Pohiva. The prime Minister recounted his journey from a pro-democracy activist to
becoming the first commoner elected as Prime Minister by Parliament, rather than
being appointed by the King. The Prime Minister was jailed on two occasions for his
activism, and informed the delegation of the high cost the struggle had had on him and
his family.

The delegation with the Australian High Commissioner, HE Andrew Ford, and the Prime Minister of Tonga, Samuela
Akilisi Pohiva.

The Prime Minister then outlined his perspective on the challenges facing Tonga:
     • literacy is a major barrier to development with 95 per cent of the population
       considered illiterate;
     • a change in mindset is required by the senior members of the government and
       public servants to advance prosperity and progress;
     • religion can be a barrier to progress and prosperity, though not necessarily as a
       consequence of directions from churches;
     • drugs are a major issue, with Tonga being used as a staging point for the
       movement of Ice from China around the Pacific and as a transit point to New
       Zealand and Australia.
27

Parliamentary procedures
The delegation was invited to visit Parliament House and was briefed by the Clerk and
Deputy Clerk of the Legislative Assembly on parliamentary procedures and evolution
of parliament in Tonga.
The Assembly was established in 1862, by King George Tupou I, but only met every
four years. It was provided for in the 1875 Constitution which comprised 132 Articles.
Universal suffrage was attained in 1951 and the first woman was elected to the
Assembly in 1975. However, only eight women have been elected in total.
In 2007 a Commission was established to explore reform, following significant civil
unrest in 2006. The number of representatives elected from the people was increased
to 17, with nine elected from Nobles. The Speaker and Deputy Speaker are elected
only from the Nobles. Voter registration in Tonga is compulsory.
Each MP is allocated $200 000 per annum to spend in their constituency.
Business and Trade
The delegation had lunch with the following representatives from the business and
civil sectors to discuss various key issues and policy areas prevalent in the country:
   • Tonga Chamber of Commerce and Industry;
   • Pacific Horticultural and Agricultural Market Access Program (PHAMA);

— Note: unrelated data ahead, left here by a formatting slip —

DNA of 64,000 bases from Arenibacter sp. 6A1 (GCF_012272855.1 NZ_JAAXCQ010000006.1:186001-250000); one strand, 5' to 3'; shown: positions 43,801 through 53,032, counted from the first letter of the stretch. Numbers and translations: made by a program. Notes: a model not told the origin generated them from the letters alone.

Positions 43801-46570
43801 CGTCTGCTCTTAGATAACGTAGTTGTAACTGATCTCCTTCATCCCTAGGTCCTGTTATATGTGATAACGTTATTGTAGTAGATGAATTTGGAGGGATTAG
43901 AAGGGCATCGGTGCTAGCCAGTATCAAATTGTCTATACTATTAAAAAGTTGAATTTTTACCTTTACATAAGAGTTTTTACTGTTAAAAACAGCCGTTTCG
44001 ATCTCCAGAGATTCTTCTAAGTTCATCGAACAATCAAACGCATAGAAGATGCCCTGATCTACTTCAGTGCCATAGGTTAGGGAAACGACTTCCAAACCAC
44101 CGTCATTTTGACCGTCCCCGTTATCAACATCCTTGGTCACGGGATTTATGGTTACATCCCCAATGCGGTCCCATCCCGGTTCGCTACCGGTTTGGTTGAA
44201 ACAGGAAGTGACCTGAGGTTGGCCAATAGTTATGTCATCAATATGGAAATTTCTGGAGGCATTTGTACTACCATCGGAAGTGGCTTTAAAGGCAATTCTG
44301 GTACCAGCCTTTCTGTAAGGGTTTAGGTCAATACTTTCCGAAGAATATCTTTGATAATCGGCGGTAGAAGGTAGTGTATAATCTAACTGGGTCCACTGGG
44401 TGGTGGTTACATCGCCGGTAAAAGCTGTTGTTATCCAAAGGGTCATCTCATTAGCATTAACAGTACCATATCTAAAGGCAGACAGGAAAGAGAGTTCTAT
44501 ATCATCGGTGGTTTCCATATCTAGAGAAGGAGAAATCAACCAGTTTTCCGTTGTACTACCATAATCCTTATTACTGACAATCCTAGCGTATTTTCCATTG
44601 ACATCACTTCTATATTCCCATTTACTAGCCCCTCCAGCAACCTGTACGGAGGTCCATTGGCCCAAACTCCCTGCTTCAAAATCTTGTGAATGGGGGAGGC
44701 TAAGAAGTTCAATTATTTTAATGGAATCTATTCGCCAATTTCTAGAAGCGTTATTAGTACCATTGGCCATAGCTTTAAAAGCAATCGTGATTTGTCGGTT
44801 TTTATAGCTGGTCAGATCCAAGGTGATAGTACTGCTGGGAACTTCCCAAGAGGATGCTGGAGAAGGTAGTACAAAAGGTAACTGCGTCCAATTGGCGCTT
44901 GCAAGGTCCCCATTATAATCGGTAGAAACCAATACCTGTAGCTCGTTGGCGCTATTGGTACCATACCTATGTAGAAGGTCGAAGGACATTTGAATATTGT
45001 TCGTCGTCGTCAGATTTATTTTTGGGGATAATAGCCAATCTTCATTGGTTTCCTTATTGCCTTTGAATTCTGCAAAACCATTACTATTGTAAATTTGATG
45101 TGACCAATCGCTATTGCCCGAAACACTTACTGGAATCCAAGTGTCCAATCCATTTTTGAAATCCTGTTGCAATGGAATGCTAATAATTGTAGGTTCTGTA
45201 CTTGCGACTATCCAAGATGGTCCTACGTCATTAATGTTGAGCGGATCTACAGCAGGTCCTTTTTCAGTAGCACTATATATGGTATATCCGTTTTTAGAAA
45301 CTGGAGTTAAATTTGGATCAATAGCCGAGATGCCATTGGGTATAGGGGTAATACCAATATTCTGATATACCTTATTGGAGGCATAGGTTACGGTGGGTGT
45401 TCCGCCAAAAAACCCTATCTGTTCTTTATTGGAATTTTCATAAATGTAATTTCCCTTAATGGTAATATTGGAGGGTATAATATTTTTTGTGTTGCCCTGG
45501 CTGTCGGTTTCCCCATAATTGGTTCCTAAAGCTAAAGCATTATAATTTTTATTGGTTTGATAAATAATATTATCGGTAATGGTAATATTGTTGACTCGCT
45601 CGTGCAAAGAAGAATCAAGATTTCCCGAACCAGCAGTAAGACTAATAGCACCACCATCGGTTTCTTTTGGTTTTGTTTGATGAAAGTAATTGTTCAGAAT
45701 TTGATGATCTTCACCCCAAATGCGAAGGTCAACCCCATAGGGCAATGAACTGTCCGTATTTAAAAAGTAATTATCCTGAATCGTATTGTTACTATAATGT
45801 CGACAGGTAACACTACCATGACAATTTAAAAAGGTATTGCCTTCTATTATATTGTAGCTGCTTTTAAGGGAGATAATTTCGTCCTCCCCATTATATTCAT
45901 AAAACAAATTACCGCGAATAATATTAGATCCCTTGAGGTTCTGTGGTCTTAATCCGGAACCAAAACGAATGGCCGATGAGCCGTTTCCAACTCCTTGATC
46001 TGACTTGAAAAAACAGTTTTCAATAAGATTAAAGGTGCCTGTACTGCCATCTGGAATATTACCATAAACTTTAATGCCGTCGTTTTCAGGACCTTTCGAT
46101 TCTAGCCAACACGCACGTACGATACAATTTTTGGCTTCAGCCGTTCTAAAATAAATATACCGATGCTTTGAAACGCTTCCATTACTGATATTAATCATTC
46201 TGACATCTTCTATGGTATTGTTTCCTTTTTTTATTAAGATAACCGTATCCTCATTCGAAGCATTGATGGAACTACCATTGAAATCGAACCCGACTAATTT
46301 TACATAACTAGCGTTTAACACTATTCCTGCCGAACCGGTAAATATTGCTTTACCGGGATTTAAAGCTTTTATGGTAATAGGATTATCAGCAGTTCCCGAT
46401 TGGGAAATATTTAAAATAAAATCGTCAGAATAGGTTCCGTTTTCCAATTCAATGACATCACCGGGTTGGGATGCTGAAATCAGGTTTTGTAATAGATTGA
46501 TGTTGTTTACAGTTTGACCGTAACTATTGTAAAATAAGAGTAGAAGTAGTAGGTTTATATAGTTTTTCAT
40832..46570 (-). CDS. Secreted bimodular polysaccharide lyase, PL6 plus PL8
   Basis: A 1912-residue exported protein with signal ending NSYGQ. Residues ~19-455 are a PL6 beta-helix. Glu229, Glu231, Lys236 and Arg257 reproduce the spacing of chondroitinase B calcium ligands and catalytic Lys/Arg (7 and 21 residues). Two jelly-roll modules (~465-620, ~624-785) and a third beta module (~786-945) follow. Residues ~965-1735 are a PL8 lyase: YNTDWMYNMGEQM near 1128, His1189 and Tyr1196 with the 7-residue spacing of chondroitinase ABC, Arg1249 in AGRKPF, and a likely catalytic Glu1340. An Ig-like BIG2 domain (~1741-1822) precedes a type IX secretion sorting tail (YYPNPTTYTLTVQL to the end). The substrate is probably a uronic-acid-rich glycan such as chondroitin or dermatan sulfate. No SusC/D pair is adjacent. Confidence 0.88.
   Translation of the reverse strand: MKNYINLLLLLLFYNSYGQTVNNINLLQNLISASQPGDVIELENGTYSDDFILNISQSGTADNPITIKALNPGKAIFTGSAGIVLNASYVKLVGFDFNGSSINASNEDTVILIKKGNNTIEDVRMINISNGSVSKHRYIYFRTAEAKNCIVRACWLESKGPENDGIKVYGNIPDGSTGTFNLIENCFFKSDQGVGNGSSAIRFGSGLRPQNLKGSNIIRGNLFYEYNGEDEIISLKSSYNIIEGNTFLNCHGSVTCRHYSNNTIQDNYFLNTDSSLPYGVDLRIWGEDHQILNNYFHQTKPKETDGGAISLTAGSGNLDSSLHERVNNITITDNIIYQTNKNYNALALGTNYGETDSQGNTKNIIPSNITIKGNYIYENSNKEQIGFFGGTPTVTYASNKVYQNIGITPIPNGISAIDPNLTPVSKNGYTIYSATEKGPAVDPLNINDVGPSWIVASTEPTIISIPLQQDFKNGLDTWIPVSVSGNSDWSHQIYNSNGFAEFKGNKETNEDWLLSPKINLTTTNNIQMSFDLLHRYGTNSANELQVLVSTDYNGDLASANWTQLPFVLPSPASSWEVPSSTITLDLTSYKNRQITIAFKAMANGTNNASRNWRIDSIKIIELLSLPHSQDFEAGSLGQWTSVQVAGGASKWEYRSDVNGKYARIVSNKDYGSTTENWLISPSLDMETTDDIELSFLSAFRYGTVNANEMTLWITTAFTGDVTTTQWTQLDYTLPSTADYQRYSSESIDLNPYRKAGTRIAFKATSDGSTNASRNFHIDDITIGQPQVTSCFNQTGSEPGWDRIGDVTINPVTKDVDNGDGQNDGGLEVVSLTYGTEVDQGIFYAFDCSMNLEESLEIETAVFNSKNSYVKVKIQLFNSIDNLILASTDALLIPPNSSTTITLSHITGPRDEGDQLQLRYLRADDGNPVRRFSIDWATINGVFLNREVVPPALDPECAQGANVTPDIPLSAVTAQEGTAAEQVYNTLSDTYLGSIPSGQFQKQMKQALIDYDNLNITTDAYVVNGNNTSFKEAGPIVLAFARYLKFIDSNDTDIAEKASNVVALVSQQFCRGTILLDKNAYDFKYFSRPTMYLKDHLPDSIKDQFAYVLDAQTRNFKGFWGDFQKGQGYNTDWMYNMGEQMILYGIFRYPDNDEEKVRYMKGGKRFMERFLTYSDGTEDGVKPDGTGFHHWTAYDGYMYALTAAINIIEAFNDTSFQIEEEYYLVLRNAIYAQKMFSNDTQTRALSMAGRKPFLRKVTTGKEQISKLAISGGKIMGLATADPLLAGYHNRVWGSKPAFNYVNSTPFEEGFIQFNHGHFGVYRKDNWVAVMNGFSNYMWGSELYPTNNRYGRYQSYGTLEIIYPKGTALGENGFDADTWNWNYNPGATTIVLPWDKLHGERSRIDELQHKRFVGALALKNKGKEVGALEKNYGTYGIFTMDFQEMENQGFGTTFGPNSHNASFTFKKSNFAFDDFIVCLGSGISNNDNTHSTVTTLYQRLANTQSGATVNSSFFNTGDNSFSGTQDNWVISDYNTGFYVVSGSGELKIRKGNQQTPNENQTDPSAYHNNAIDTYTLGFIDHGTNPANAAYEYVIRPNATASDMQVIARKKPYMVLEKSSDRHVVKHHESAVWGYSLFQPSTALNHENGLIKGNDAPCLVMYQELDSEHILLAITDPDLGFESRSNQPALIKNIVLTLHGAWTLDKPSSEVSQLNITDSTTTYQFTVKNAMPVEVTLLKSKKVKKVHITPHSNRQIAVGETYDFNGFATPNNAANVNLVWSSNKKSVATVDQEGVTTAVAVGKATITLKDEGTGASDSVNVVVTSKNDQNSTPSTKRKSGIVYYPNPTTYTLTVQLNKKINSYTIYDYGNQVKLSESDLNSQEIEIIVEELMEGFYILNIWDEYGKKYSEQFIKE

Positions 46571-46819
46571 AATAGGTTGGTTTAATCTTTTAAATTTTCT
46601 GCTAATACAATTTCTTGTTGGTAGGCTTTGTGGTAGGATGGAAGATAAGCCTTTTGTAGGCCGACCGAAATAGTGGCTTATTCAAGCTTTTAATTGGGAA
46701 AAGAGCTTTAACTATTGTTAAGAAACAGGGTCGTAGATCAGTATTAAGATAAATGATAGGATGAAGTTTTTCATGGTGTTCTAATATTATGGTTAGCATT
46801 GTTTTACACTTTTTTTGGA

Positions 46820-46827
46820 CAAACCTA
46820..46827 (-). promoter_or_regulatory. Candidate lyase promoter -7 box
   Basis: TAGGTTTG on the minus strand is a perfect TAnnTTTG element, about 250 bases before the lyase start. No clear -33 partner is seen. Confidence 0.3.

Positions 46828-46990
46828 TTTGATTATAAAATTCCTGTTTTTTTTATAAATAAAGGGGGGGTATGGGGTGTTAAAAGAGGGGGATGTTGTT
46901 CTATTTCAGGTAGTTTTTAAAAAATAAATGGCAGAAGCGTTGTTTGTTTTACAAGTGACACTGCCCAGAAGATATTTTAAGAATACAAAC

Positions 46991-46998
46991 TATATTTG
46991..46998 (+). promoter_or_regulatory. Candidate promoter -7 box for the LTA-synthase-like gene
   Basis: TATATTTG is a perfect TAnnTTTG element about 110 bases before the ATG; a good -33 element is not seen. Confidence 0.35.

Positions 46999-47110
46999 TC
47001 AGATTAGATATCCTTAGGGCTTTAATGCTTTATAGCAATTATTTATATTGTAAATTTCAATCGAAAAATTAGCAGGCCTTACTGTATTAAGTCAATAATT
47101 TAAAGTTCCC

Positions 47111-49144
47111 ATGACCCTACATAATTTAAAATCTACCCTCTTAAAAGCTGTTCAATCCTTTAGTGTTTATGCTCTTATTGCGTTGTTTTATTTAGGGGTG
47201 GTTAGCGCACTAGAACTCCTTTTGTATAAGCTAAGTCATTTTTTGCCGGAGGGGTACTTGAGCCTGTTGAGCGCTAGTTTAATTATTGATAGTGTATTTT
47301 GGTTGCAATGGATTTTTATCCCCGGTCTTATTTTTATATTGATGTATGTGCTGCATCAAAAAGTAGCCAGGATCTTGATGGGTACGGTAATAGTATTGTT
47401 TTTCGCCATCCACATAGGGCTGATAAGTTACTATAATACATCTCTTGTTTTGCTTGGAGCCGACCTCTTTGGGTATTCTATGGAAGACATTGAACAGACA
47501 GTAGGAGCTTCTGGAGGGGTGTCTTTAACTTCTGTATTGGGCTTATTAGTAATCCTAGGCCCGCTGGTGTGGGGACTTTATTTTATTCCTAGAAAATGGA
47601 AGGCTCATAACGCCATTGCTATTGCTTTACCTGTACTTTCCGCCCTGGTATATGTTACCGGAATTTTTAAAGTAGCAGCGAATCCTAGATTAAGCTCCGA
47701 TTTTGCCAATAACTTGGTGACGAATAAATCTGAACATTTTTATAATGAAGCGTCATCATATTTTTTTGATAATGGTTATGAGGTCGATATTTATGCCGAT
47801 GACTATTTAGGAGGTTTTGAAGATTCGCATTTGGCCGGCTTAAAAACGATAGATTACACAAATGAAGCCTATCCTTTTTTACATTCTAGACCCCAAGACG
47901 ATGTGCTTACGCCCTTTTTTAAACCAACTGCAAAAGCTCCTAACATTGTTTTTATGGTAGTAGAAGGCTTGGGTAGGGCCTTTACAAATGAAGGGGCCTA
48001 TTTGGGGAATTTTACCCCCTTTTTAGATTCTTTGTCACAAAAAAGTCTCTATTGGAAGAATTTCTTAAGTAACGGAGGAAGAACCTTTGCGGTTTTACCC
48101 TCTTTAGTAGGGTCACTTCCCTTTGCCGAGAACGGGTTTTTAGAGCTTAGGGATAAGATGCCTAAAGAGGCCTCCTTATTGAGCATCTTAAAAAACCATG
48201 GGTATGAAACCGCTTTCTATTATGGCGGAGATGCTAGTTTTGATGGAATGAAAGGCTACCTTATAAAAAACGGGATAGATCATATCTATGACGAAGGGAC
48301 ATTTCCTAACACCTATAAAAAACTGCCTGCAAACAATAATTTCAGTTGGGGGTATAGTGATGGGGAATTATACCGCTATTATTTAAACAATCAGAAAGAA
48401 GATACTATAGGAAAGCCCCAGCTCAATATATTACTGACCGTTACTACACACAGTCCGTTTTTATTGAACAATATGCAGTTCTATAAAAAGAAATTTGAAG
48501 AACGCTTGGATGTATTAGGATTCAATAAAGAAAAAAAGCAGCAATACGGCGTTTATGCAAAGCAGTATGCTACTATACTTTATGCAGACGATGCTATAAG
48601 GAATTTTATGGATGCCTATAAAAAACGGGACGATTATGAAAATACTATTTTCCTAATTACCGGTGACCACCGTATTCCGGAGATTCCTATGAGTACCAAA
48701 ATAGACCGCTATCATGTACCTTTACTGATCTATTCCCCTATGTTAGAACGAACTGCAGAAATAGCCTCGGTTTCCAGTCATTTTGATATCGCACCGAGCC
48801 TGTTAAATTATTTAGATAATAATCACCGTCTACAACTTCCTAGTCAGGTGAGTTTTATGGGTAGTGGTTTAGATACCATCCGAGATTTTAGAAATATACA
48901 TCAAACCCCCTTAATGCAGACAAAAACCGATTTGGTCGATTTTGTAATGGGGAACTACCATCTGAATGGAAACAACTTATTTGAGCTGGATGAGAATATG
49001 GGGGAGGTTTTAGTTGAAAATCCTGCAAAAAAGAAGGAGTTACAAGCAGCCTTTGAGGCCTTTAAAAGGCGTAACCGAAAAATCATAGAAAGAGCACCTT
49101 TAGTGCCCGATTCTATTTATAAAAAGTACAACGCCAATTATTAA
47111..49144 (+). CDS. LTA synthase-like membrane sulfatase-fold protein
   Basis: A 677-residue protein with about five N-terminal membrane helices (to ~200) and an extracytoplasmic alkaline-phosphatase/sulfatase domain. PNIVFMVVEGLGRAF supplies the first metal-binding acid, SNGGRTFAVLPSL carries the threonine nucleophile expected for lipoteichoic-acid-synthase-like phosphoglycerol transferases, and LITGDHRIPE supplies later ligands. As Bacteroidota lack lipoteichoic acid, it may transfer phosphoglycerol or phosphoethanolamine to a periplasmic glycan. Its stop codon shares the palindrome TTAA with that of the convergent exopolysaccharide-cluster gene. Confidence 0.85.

• Nishi Trading;
   • Bank of the South Pacific;
   • ANZ Bank;
   • Tonga Skills;
   • Pacific Sunrise; and
   • General Manager of the Tanoa Dateline Hotel.
Pacific Horticultural and Agricultural Market Access Program (PHAMA)
and Tonga Skills programs
The delegation met with representatives from the Australian High Commission and
Defence partners responsible for the management of PHAMA and the Tongan skills
program to discuss looking at how the aid program is supporting Tonga's export
capacity.
Under the Australia-Tonga Aid Partnership (2016–19), the Australian Government
will provide an estimated $30.4 million in total Official Development Assistance
28
(ODA) to Tonga in 2017–18. This will include an estimated $17.6 million in bilateral
funding to Tonga managed by the Department of Foreign Affairs and Trade. 11
Participants discussed the focus of the ODA funding:
       • economic and tax reform;
       • private sector development with a focus on promoting entrepreneurship and
         small business acumen;
       • technical and vocational Skills—focus on upskilling to the Australian
         qualification standard for many tertiary skills; and
       • health—supporting the overall health care system with particular focus on
         workforce development; disease prevention, and outreach to enhance
         preventative health measures.
ODA is supporting a further two areas of reform:
       • increasing the participation of women in the economy—with specific aid to
         support the Families Free of Violence (FFOV) program; and
       • disaster Management—support from the Australian Bureau of Meteorology
         with seasonal forecasting and sea-level monitoring.
Women and Children's Crisis Centre
The delegation visited the Women and Children's Crisis Centre to meet with staff and